This whole hoo haa in the press is an ideal time to engage with our non-Catholic brethren and our luke warm Catholic brethren, what an excellent opportunity for evangelisation!

Remember folks, we are all Catholic Voices, we don’t need to be Oxbridge educated and from the home counties to speak the Truth.

Tuesday, 16 November 2010

I Write Like by Mémoires, journal software. Analyze your writing!

Vanity, vanity, this is my forth attempt! Previously, it was Dan Brown, Rudyard Kipling and James Joyce. Am I incapable of writing like a woman!!!?

Sunday, 14 November 2010

Remembering the Dead

The frangipani trees with white flowers are popular in cemeteries all over the Far East. White is more commonly seen as the colour for death than black.

In the north of Malaysia is a town called Alor Star. I remember driving through there with my grandfather many years ago. It is a dusty town, full of thundering lorries traveling between Thailand and the Malay peninsular. The main street is lined with frangipani. My grandfather told me about the appalling shambles of the battle of Alor Star as the British lost control of the town to the advancing Japanese in 1941.

I picture the frangipani blossom as I remember the dead today. I used to work in a school where there was a memorial plaque to the war dead from the school, two of the boys remembered are cited as “lost, fallen in Alor Star”, a million miles away from the cathedral cities of the West Country. I wonder if their bodies now lie rattled and shaken close to those thundering lorries and luminous white blossom.

I remember also, JW a Chinese-Malay and friend of the family who enlisted with the Chindits. He served and survived Burma, went to live in England, anglicized his name, married a local girl and marriage didn’t work out. By the time I met him, he lived in a condemned Victorian terrace backing onto a major railway line. He was living in poverty, with only his accordion, his calendar of Cantonese beauties, a stone sink and a one ring electric hot plate for company. Maybe not strictly a casualty of war, but a casualty of Empire and broken dreams, nevertheless.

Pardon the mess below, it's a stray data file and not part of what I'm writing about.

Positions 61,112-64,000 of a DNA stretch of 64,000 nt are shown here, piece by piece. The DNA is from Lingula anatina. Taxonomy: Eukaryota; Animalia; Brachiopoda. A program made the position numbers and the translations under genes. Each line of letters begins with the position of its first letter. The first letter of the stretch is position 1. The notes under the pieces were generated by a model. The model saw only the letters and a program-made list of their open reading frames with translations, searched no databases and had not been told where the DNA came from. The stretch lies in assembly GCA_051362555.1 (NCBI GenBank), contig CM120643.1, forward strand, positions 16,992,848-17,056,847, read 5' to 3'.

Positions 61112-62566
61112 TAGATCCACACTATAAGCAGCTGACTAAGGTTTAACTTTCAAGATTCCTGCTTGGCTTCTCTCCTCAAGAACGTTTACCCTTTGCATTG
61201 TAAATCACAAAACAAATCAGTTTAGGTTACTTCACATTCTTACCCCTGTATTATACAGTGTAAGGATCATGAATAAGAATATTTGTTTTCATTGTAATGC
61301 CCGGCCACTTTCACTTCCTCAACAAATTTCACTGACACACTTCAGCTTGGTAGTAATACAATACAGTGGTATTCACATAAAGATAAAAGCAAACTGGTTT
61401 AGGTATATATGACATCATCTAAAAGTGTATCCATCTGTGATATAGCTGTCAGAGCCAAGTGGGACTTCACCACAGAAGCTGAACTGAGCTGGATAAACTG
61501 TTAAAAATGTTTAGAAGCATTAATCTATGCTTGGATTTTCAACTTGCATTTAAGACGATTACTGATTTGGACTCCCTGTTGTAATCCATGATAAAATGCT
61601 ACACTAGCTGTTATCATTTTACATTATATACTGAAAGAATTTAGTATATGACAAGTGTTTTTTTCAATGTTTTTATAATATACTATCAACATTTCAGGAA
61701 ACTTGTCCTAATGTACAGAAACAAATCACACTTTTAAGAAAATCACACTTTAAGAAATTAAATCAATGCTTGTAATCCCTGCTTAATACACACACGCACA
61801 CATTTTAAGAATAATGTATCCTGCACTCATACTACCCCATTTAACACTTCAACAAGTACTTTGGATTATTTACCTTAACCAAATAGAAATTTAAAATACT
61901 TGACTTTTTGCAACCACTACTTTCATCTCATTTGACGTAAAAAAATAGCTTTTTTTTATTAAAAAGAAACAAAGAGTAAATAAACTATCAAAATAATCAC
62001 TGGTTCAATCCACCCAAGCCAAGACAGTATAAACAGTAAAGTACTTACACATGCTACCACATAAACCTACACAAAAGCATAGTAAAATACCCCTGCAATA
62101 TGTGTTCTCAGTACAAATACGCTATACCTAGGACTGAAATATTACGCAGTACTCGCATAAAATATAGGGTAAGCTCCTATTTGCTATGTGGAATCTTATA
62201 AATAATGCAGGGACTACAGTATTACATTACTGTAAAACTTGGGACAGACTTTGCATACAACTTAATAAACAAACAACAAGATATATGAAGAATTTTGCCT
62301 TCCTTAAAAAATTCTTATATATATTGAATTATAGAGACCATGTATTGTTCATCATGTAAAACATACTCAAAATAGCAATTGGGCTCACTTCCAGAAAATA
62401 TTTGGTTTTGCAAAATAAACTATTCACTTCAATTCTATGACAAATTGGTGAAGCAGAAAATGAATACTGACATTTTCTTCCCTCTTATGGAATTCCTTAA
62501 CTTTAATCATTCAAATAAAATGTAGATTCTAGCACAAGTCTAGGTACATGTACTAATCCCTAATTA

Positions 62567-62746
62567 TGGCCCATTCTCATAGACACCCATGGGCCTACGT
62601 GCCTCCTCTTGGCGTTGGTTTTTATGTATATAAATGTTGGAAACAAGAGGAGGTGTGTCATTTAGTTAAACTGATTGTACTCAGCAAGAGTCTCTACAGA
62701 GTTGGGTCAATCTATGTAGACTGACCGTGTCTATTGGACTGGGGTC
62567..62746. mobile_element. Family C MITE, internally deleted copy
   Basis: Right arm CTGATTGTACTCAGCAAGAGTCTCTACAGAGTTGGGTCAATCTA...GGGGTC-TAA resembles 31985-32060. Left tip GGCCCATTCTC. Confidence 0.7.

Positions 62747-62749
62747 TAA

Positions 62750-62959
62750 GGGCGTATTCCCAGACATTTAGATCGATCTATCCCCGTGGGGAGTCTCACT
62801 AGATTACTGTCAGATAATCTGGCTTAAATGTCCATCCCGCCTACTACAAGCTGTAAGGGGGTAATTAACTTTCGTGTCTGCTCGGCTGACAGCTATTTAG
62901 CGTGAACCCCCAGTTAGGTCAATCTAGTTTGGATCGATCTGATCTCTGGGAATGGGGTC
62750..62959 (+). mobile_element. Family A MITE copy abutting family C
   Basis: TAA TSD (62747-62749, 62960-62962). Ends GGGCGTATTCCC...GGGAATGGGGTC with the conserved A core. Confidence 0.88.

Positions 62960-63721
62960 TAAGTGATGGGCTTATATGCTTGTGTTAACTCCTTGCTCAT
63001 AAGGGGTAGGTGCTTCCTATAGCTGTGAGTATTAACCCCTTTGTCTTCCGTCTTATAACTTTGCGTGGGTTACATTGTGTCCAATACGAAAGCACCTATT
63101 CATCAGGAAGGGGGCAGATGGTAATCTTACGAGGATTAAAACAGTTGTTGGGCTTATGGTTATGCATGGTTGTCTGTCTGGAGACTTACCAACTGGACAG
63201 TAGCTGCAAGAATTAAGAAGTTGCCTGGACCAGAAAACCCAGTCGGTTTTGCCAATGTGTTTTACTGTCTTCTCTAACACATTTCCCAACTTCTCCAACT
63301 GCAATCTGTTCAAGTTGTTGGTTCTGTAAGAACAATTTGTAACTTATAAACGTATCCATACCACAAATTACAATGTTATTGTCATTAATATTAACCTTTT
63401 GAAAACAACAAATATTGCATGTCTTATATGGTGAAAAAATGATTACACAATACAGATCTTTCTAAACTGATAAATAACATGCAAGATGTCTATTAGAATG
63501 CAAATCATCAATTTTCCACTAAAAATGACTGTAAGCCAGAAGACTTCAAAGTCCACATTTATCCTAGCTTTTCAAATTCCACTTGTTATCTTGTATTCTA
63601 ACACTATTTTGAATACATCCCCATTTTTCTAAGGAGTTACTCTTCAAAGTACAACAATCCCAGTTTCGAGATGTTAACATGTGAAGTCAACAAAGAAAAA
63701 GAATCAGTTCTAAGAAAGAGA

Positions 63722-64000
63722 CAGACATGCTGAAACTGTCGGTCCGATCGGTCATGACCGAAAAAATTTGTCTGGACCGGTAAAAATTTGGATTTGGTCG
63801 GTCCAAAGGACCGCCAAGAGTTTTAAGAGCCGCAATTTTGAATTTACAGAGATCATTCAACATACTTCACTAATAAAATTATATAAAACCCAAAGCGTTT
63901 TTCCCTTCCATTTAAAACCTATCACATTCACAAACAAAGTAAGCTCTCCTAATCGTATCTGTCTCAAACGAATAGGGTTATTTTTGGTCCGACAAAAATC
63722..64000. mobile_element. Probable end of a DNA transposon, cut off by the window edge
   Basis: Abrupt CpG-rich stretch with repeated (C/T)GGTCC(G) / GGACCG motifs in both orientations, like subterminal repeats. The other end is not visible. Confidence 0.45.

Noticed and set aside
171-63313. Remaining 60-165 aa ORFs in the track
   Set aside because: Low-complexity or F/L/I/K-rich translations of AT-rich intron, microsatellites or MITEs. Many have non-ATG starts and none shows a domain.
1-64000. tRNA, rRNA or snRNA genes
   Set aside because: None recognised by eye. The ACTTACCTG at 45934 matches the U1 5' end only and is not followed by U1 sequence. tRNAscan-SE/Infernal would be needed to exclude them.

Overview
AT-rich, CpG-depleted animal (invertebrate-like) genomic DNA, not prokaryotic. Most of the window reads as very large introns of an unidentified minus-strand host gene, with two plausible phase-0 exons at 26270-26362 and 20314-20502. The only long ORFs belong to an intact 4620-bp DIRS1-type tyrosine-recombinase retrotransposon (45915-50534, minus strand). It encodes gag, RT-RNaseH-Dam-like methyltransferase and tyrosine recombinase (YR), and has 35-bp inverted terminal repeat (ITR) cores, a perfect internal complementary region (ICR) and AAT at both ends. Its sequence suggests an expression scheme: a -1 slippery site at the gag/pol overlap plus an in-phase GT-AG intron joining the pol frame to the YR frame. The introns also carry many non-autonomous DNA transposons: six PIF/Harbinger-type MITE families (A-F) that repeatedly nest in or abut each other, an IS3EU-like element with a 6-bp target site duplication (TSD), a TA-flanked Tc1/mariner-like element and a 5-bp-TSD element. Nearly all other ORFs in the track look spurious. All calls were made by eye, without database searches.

I remember also, civilian casualties, in particular the many Eurasians (mixed-race people- like myself- on the Malay peninsular) who were singled out for exceptional cruelty at the hands of the Japanese. When you’re mixed race, nobody instinctively runs to your aid as a brother, many will assume you are a spy.

I also remember a later conflict out in Malaya and Borneo as the British and her allies fought the Communists in the 1950s. One man who served out there with the Royal Marines, ended his days homeless on the streets of Manchester; taciturn, dignified and haunted. He was not alone and it still breaks my heart when I see ex-service men in destitution on the streets of our major cities.

I pray for the forgotten, especially those involved in conflicts that could disappear off the radar of our memories.